+0

# Hard Trigonometry Problem

+1
4
1
+86

Given constants a, b, and c, let $$\alpha$$ and $$\beta$$ be solutions to the equations $$a \cos \theta + b \sin \theta = c$$ which do not differ by a multiple of $$2\pi$$. Express $$\cos^2 \left( \frac{\alpha - \beta}{2} \right)$$ in terms of a, b, and c.

May 13, 2024

#1
+9665
-1

By half angle formula, we have

$$\quad \cos^2 \dfrac{\alpha - \beta}2\\ = \dfrac12 (1 + \cos(\alpha - \beta))\\$$

Since $$\alpha$$ and $$\beta$$ do not differ by a multiple of $$2\pi$$, that means $$\sin \alpha$$$$\sin \beta$$ are distinct, and $$\cos \alpha$$$$\cos \beta$$ are distinct.

From the equation, we have

$$b\sin \theta = c - a \cos \theta\\ b^2 \sin^2 \theta = c^2 + a^2 \cos^2 \theta - 2ac \cos \theta\\ b^2 - b^2 \cos^2 \theta = c^2 + a^2 \cos^2 \theta - 2ac \cos \theta\\ (a^2 + b^2) \cos^2 \theta - 2ac \cos \theta + (c^2 - b^2) = 0$$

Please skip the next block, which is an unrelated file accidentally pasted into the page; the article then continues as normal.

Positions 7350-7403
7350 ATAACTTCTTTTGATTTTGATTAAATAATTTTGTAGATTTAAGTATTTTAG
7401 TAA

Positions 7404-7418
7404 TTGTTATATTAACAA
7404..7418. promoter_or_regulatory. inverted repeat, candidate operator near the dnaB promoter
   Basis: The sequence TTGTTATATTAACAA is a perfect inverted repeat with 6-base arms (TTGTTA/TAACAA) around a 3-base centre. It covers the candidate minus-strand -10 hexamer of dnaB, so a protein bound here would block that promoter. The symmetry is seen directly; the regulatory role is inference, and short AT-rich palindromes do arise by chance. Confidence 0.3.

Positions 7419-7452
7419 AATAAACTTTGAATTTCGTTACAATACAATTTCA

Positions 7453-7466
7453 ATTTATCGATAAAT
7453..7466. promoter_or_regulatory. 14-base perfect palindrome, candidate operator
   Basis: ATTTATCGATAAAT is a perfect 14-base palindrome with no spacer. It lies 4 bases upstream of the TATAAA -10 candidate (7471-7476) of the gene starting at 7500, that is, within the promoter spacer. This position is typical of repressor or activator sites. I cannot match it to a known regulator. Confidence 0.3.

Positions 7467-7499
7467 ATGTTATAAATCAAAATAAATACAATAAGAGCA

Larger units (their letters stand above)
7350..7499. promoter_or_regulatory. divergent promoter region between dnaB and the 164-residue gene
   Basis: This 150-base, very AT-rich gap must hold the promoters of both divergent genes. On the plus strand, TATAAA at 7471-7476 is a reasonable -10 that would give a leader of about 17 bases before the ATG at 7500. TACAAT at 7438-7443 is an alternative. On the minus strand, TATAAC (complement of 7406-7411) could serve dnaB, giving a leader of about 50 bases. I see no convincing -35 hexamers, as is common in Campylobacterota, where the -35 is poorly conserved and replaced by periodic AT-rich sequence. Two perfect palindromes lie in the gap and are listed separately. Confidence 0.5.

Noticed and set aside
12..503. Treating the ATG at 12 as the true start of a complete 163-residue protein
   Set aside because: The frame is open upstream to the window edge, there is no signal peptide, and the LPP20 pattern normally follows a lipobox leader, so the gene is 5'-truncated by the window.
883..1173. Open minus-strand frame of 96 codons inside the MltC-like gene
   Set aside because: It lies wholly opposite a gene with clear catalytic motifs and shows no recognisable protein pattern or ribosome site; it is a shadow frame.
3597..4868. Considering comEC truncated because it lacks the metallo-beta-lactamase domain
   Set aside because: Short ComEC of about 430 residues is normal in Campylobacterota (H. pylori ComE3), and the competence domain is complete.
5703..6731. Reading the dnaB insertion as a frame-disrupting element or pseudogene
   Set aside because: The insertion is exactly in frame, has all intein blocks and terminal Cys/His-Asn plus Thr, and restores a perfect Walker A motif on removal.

Then by Vieta's formula, $$\cos \alpha \cos \beta = \dfrac{c^2 - b^2}{a^2 + b^2}$$.

Similarly, we have

$$a \cos \theta = c - b\sin \theta\\ a^2 \cos^2 \theta = c^2 + b^2 \sin^2 \theta - 2bc \sin \theta\\ a^2 - a^2 \sin^2 \theta = c^2 + b^2 \sin^2 \theta - 2bc \sin \theta\\ (a^2 + b^2)\sin^2 \theta - 2bc \sin \theta + (c^2 - a^2) = 0$$

Then $$\sin \alpha \sin \beta = \dfrac{c^2 - a^2}{a^2 + b^2}$$.

Hence, we have $$\cos(\alpha - \beta) = \dfrac{c^2 - a^2 - (c^2 - b^2)}{a^2 + b^2} = 1$$, so $$\cos^2 \dfrac{\alpha - \beta}2 = \dfrac12 (1+1) = 1$$.

May 13, 2024